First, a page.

4 thoughts on “Metaphysical Monday: Does Socialism Have A Place In Modern Society?

  1. I wonder how small of a population a person would need in order to satisfy everyone? For that population to maintain the belief that their current social/economical/political structure is actually formed to benefit them? Call me jaded….

    Liked by 2 people

    1. It’s a valid question. For the more people there are, the more problems, concerns and biases that must be addressed. What might it take to benefit everyone? Conformity on an unethical scale? Who knows? We must actively seek, question, and experiment to achieve desired results.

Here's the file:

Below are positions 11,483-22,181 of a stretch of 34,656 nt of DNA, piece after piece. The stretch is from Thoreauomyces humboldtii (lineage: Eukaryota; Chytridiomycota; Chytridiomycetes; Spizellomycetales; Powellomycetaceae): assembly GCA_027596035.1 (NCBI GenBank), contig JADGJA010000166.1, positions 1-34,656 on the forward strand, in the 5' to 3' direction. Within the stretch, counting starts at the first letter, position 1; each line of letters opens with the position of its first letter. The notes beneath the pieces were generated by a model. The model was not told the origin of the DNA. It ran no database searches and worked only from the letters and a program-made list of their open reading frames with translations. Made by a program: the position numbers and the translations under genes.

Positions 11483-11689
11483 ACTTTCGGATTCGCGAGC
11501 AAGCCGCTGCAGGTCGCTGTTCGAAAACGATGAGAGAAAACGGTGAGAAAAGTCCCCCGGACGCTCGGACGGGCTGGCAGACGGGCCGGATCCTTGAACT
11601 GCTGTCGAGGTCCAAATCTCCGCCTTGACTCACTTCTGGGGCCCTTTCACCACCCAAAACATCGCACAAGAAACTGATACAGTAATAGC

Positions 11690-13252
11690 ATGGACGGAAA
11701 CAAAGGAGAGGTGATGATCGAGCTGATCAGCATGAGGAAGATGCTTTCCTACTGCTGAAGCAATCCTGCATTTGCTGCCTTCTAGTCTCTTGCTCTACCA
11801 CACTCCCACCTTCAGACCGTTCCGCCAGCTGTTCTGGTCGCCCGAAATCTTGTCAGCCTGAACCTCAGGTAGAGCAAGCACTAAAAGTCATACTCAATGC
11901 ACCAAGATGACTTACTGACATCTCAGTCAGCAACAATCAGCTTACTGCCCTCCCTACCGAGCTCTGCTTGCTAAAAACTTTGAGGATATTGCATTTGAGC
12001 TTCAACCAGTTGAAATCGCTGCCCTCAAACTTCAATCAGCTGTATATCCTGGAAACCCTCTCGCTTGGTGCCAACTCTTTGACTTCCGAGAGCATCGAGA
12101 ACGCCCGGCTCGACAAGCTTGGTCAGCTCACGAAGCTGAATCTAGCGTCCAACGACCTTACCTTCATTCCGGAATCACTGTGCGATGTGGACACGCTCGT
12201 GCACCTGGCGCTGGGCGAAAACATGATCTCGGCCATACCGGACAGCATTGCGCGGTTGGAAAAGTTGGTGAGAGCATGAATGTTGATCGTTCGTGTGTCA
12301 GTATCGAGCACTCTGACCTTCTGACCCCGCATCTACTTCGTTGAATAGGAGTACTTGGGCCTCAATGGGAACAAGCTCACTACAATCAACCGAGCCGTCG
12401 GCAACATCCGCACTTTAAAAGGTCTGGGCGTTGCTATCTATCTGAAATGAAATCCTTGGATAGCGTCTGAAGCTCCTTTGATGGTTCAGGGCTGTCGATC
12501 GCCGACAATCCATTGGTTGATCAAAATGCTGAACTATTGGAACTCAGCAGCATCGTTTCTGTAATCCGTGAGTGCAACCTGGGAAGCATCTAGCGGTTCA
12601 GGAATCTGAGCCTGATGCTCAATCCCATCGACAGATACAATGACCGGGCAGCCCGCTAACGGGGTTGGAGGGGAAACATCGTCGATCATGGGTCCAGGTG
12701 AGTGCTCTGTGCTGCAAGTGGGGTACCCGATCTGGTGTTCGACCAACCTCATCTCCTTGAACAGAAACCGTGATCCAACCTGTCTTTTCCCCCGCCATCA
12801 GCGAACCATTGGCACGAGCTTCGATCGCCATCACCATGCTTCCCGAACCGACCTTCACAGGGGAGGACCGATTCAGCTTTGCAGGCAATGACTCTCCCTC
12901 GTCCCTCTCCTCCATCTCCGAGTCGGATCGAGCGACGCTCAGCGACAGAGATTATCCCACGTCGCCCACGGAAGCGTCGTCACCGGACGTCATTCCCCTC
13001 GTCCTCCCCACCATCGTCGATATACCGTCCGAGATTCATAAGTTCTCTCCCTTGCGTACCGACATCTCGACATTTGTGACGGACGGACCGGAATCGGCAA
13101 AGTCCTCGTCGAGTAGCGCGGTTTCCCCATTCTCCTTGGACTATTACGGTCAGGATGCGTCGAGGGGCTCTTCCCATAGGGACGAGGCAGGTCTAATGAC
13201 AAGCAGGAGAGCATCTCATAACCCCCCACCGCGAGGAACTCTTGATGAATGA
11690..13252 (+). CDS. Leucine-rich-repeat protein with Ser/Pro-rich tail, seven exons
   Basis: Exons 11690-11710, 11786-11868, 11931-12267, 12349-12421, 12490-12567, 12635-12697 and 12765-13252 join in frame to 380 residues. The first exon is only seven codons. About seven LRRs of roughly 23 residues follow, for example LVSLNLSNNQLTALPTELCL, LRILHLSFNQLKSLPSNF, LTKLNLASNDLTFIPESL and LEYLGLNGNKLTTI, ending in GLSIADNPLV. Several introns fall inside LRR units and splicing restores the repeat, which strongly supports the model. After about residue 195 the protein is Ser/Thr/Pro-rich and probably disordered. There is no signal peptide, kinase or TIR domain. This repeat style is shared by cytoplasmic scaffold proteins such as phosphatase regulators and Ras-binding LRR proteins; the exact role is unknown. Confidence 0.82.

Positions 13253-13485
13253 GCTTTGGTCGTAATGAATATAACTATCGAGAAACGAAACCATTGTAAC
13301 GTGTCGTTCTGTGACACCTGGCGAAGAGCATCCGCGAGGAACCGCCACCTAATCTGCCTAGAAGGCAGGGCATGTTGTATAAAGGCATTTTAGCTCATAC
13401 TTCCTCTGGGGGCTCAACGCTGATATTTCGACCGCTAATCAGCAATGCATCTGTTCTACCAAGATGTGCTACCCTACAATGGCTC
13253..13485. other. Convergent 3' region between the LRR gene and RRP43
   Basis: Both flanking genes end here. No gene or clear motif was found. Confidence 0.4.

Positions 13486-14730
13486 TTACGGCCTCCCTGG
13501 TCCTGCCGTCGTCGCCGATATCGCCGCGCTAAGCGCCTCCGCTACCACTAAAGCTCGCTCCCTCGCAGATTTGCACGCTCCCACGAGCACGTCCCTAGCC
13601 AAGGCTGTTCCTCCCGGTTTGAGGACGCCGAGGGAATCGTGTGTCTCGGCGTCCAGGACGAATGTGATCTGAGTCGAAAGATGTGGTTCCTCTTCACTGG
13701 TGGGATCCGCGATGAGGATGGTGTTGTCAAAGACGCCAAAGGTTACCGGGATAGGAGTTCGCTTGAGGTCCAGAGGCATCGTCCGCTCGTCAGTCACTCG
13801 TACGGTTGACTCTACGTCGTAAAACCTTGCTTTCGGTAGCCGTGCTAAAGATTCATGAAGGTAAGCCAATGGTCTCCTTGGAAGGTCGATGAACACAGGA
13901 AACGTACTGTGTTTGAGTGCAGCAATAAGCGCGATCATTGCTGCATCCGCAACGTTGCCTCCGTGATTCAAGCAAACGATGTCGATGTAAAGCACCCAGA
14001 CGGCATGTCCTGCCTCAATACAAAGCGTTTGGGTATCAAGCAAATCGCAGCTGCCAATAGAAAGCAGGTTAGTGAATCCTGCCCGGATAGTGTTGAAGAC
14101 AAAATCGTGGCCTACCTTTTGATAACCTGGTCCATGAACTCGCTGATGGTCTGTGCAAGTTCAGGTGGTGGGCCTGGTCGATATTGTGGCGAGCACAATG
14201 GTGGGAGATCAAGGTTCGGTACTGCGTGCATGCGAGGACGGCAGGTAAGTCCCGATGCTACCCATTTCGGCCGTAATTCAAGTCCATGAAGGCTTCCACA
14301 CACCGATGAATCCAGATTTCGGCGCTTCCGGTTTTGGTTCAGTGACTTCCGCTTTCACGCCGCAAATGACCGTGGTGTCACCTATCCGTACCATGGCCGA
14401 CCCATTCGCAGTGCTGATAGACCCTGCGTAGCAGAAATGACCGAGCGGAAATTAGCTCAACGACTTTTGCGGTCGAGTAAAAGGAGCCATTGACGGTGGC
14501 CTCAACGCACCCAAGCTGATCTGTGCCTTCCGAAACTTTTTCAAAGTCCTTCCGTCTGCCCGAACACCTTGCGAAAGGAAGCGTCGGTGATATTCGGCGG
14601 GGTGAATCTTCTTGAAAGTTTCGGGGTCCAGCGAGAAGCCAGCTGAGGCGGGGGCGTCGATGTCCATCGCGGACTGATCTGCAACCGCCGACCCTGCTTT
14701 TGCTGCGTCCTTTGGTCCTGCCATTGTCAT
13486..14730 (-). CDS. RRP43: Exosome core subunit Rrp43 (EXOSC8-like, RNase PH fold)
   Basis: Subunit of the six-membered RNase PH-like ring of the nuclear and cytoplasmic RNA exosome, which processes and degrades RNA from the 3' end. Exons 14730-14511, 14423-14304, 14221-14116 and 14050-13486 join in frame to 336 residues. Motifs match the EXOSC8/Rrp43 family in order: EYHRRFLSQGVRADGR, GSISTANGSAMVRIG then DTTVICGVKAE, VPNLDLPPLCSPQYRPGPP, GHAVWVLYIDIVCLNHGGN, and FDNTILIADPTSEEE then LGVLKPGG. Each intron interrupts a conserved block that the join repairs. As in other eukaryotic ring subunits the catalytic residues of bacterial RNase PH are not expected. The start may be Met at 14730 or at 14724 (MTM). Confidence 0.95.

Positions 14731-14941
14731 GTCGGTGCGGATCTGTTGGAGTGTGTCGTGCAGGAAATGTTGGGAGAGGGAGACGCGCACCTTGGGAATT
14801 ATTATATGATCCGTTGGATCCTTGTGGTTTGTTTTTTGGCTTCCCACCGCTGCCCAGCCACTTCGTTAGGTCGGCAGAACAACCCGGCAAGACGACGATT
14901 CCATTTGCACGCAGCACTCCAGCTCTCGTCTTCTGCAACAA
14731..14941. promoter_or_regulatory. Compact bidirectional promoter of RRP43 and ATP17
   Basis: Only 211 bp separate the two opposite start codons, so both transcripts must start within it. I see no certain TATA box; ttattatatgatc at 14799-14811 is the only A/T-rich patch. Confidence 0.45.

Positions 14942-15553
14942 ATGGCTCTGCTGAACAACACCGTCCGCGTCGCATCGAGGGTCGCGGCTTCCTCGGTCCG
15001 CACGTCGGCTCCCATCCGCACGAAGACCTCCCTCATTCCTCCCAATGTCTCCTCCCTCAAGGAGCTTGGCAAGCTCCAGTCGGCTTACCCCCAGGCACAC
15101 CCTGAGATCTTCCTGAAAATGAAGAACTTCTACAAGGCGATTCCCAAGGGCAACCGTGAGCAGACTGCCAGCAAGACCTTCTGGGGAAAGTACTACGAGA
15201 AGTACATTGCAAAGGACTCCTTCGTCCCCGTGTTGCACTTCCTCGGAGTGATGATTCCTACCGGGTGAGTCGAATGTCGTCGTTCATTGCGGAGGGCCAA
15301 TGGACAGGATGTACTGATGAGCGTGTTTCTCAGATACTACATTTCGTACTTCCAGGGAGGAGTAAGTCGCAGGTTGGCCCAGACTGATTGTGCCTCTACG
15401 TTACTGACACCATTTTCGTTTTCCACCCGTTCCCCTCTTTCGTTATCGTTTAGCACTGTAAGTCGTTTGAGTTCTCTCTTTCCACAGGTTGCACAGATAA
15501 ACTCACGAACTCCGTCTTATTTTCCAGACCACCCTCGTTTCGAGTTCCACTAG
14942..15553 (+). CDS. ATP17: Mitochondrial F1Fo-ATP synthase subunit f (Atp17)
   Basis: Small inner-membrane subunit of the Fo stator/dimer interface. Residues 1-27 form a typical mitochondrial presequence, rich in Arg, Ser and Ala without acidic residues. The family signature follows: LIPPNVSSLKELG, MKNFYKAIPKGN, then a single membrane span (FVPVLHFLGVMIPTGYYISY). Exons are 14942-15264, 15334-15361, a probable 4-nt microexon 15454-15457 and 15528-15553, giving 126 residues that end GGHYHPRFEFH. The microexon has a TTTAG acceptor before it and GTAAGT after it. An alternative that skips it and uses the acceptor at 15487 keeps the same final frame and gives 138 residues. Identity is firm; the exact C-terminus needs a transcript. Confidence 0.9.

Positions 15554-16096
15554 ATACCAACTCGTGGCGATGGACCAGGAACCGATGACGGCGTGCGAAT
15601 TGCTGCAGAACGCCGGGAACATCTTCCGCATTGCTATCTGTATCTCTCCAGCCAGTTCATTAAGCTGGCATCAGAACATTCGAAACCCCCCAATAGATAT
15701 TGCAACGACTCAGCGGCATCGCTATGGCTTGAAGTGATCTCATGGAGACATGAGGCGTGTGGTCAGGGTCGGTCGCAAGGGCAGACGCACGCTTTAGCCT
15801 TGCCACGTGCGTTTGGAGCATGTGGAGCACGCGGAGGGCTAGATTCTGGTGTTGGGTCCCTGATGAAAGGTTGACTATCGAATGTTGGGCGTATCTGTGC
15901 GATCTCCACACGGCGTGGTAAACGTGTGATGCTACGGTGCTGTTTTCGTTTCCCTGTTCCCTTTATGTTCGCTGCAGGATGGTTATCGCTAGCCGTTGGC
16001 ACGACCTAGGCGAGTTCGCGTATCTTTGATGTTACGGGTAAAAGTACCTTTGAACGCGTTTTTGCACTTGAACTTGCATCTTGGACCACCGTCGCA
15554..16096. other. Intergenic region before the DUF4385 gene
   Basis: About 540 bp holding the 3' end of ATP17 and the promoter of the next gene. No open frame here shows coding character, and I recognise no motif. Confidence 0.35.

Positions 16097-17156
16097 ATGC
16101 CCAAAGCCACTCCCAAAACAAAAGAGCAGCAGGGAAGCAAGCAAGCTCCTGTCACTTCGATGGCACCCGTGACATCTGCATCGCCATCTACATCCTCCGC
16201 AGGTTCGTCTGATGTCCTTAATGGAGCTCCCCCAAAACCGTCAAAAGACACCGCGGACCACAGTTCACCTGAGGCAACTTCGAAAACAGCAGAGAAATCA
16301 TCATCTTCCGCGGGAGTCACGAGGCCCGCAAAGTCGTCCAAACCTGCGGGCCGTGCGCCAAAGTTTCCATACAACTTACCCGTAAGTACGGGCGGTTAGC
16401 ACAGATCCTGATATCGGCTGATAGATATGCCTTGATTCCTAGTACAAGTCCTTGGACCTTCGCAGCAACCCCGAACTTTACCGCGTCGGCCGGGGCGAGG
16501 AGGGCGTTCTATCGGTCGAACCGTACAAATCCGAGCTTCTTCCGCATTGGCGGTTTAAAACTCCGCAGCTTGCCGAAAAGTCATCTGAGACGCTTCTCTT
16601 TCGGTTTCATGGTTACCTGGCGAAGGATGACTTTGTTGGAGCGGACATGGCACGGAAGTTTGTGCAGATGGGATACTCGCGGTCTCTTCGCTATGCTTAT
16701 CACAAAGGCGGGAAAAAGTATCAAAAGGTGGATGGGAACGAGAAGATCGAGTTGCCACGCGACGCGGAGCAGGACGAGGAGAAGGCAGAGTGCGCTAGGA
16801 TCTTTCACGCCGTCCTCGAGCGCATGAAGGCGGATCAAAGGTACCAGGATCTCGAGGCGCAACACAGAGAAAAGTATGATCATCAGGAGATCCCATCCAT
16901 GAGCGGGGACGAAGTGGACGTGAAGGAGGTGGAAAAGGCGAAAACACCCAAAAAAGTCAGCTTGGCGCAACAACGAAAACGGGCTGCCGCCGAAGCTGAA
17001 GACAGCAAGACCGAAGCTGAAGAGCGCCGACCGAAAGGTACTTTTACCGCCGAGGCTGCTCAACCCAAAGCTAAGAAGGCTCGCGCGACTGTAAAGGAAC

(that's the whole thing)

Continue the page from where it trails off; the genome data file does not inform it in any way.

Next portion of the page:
Liked by 1 person

  2. Very well written. There’s much I want to say. But not enough for a blog!
    I’ll try to be short and succinct. When I was your age, I would have agreed wholeheartedly. In fact, I dropped out of college and joined a socialistic group, all Christians, and we tried to live as the Bible said in Acts 2:44 New Living Translation:
    “And all the believers met together in one place and shared everything they had.”
    It didn’t really work out. I met my husband, we left it, I finished college and we fell back into capitalism.
    It would be interesting to look at the countries that combine socialism and capitalism. France and Canada. Their people like it, at least the ones I talk to. But what about countries where it’s failed?
    I do agree we need to do something differently. But let’s look at the basics of society: the family. Our society should do everything possible to support families. Change tax structure. Reward parents. The “church” should step up to the plate and help! That’s where real charity should begin.